"Recruiting"/ Vladimir Nabokov

In sketching the basic principles of narration S.Rimmon Kenan says:

In my view there is always a teller in the tale, at least in the sense that any utterance [...] presupposes someone who has uttered it [...] There is in addition to the speakers or writers of [a] discourse a "higher' narratorial authority responsible for 'quoting' the dialogue.
(Narrative Fiction, 88).

Later in her book she adds: "Narration is always at a higher narrative level than the story it narrates" (92). It is precisely through a manipulation of the first assumption that Nabokov violates the second, in his story "Recruiting". By consistently exposing the "higher narratorial authority", and placing it as a concrete first person narrator within the story, he breaks the distinction between narrative levels, and with it, the mimetic illusion.

The story begins by presenting itself as a conventional mimetic text, told by an omniscient narrator, opinionated at times, but on the whole concealed behind the facts - of the protagonist's past and present experience, of his inner life and exterior appearance - which he presents to the reader.

However, the distinctions which constitute the mimetic illusion (author/ narrator/ character) gradually collapse, thus frustrating any hypothesis on the part of the reader. Levels of narration converge; an object of the imagination is presented as a fact; deictics refer simultaneously to narrator and character, and editing is motivated from within the fictional world.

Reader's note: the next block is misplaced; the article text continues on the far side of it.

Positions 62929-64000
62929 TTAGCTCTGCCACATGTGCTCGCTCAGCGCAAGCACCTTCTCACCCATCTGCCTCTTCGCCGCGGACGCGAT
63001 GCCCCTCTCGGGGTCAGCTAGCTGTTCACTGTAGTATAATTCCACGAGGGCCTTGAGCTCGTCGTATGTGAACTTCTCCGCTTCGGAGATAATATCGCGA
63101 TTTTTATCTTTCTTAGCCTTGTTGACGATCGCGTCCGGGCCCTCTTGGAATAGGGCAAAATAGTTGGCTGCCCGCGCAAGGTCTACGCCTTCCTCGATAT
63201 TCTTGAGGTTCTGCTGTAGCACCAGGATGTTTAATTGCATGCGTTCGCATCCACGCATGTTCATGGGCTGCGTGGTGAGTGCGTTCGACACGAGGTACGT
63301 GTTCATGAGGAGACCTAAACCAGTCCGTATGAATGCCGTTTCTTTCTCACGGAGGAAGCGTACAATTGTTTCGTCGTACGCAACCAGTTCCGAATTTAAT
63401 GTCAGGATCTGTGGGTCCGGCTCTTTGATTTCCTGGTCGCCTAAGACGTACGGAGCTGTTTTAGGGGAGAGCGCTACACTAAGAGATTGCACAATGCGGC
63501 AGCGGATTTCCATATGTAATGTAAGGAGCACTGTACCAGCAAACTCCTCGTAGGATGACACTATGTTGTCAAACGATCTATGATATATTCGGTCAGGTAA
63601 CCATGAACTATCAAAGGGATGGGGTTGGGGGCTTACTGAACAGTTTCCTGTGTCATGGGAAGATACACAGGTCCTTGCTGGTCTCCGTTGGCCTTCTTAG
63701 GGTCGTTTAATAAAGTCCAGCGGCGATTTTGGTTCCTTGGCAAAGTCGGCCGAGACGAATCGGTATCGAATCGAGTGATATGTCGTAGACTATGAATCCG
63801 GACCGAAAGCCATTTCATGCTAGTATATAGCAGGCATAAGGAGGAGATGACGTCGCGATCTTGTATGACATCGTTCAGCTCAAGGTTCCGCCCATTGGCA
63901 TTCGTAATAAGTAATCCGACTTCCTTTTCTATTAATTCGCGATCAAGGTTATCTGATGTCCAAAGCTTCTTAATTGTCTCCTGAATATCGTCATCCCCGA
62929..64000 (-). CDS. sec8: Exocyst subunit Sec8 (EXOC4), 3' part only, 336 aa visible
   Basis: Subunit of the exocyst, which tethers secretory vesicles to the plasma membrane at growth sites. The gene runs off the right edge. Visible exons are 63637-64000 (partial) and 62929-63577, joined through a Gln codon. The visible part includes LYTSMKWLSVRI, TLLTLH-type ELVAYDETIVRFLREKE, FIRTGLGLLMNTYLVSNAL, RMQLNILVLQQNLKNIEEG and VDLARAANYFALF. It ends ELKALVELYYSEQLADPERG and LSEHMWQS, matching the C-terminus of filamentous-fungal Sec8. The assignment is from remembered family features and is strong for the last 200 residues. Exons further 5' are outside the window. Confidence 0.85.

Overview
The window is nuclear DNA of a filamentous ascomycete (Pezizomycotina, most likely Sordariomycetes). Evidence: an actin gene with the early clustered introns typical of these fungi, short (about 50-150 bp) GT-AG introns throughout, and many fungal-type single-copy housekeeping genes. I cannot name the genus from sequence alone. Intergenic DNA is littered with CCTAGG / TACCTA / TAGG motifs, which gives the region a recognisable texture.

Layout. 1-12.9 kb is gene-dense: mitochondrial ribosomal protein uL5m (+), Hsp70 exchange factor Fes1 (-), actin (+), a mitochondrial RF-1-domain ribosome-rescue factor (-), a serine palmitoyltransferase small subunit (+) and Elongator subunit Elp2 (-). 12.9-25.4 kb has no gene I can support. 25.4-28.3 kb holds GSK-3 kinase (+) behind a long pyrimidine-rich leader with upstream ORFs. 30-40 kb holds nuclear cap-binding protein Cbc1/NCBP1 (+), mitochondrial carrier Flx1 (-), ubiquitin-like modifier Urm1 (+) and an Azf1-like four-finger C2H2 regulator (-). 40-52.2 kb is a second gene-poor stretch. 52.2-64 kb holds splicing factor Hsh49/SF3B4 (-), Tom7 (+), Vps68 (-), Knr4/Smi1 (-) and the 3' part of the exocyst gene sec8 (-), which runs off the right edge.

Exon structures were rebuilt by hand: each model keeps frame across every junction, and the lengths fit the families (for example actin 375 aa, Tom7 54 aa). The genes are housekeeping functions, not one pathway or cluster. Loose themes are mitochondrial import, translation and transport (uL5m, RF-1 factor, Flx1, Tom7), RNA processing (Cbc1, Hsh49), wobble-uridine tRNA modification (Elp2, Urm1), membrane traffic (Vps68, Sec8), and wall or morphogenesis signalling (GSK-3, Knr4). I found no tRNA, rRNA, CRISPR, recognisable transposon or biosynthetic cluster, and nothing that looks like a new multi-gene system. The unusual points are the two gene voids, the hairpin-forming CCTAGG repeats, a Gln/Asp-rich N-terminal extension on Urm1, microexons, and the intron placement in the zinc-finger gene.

By the end of the story, the narrator himself becomes a "narrator", an "I" distinguished from the speaker, and representing him in the fictional reality. The speaker himself, talking of the "narrator", also enters the story as a first person narrator, thus implicitly being doomed to become a potential character talked of by yet another narrator, and sitting under the same shade, within the same narrative level as "V.I.", the protagonist. The "narrator" is now merely observed from without ("the man with the Russian newspaper"), while the "self portrait" becomes a portrait of another.

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